Populist Gastronomy?

Is fine cuisine worth its exorbitant price? Sometimes, although price can be an unreliable indicator of quality. But when I have had the opportunity to indulge in high-end dining, I’m struck by how many diners don’t seem to be enjoying their food. In fact, the food seems to be an afterthought for the majority who are focused on showing off the depth of their wallet, being a general lout, taking care of business, partying, or gossiping about the latest celebrity in rehab. Fine cuisine is wasted, if not on the rich, surely on the bored, distracted, or ignorant.

Food writer Jay Rayner in his book The Man Who Ate the World noted the same phenomenon in his worldwide quest for the perfect meal.

…if my journey around he world had taught me anything, it was this: That every night, in the great food cities of the new millennium, there were terrific restaurants, filled with horrible people who were there because they could afford them,or, through status, gain access to them, and who were having a much nicer time than they deserved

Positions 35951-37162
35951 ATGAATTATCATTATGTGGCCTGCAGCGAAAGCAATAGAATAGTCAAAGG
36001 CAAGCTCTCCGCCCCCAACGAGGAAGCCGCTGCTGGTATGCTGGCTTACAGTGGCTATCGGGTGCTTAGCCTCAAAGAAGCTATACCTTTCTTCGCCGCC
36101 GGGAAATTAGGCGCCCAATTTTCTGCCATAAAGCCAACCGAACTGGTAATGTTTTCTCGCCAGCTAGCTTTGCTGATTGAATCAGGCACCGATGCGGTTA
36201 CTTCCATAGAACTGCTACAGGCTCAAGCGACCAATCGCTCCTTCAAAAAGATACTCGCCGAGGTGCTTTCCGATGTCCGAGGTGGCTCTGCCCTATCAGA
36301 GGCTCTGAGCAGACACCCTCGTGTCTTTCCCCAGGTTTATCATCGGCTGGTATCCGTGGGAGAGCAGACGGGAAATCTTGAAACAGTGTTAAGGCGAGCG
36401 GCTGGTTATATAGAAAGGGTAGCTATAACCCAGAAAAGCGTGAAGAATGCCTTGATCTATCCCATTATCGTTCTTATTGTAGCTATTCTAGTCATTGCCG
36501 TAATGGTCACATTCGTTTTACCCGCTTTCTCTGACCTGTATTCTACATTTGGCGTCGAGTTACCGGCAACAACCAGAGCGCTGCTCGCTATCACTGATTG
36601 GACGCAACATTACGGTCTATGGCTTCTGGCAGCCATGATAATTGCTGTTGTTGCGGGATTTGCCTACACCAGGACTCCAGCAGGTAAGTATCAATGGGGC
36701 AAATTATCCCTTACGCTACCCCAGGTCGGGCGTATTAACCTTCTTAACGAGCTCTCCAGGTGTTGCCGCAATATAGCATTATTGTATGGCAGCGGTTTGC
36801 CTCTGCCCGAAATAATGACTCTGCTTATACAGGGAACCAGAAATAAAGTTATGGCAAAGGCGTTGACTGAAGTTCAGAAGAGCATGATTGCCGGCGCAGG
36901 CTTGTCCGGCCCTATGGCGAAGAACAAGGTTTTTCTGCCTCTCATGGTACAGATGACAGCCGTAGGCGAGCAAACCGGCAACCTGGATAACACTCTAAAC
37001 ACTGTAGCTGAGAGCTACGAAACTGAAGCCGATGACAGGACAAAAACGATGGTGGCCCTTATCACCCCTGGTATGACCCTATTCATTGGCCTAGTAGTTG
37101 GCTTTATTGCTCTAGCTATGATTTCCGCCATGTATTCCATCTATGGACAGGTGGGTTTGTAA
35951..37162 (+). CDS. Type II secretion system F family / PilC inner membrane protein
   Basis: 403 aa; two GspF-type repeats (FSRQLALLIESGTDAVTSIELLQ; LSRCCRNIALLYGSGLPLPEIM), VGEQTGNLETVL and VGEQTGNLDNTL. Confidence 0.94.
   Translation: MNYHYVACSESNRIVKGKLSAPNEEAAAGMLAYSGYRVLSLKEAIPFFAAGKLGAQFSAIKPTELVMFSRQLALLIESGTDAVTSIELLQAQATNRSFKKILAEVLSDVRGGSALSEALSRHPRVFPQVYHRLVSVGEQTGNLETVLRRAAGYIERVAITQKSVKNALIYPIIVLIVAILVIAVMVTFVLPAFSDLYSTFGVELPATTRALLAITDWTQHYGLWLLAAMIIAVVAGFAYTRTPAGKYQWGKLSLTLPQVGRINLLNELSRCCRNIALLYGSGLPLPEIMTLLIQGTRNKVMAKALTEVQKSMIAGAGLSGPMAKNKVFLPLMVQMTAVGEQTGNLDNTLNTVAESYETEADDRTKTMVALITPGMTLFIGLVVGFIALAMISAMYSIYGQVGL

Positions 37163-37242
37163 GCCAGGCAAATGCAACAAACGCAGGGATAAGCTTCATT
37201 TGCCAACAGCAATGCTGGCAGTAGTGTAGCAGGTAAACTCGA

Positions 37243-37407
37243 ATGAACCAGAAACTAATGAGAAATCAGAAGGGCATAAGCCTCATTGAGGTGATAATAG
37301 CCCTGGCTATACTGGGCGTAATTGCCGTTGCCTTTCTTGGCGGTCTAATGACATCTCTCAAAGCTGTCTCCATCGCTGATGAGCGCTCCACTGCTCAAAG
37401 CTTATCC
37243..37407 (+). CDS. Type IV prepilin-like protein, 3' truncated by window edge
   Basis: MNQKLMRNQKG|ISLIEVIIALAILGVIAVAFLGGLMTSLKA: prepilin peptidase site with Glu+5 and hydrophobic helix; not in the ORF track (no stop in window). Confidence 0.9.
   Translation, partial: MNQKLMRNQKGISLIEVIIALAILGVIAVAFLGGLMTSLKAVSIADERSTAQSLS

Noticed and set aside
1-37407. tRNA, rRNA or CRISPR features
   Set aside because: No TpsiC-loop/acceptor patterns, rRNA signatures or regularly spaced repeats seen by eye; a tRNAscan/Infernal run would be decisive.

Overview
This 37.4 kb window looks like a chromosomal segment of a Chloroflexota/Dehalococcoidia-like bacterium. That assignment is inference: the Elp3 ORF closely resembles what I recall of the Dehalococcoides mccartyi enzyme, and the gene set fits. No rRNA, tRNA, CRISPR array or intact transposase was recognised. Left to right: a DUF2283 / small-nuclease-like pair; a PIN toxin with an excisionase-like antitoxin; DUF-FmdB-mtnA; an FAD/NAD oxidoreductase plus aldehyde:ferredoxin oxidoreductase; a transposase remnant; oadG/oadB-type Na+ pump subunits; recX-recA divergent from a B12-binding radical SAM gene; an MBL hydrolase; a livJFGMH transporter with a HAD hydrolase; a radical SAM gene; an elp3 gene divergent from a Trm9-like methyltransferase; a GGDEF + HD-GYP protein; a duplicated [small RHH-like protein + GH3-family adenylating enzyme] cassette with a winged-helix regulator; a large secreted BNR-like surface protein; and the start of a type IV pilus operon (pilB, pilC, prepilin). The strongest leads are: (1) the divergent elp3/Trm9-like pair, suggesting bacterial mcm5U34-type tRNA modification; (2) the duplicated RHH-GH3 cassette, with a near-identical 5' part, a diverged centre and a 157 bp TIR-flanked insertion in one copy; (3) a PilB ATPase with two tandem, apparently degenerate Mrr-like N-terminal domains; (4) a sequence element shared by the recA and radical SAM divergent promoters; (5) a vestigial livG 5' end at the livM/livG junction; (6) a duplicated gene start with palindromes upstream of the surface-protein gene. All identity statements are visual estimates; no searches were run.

Commenting on his fellow Brits he explains, “In Britain, food is, and always has been, from the top down”, an interest in food having been invented by the aristocracy as a status symbol. By contrast, he argues,

In France, the food culture is a bottom-up affair, with high gastronomy only being its ultimate expression. The notion of Le Terroir to which every Frenchman cleaves—that there is a specific piece of land from which their identity comes—may well encourage gastronomic conservatism, but it does at least lend the whole business a certain democracy.

The French are allegedly losing their gastronomic edge along with the intimate connection between French identity and fine cuisine. But Rayner’s thesis that a genuinely appreciative food culture must be a bottom up affair strikes me as plausible. People will care about flavor and the meaning of food only when their knowledge and experience is sufficient to warrant such a commitment. Such knowledge and experience is more attainable in a culture thoroughly suffused with the belief that their cuisine is more than a pleasant diversion but an expression of who they are. (Of course, the French are not alone in this belief; the Italians and Japanese and perhaps others are similarly committed.)

So what about the food culture in the United States? Is it a top-down affair where celebrity chefs create wondrous creations for status-driven consumers with too much money? Or is the growing “foodie” culture a place where genuine appreciation is rooted in deep knowledge of ingredients, methods, and traditions?

Aside from redoubts such as Louisiana where food traditions have long had a grip on the public, Americans discovered their palate only a few decades ago. Do we have what it takes to join the great cuisines of the world?

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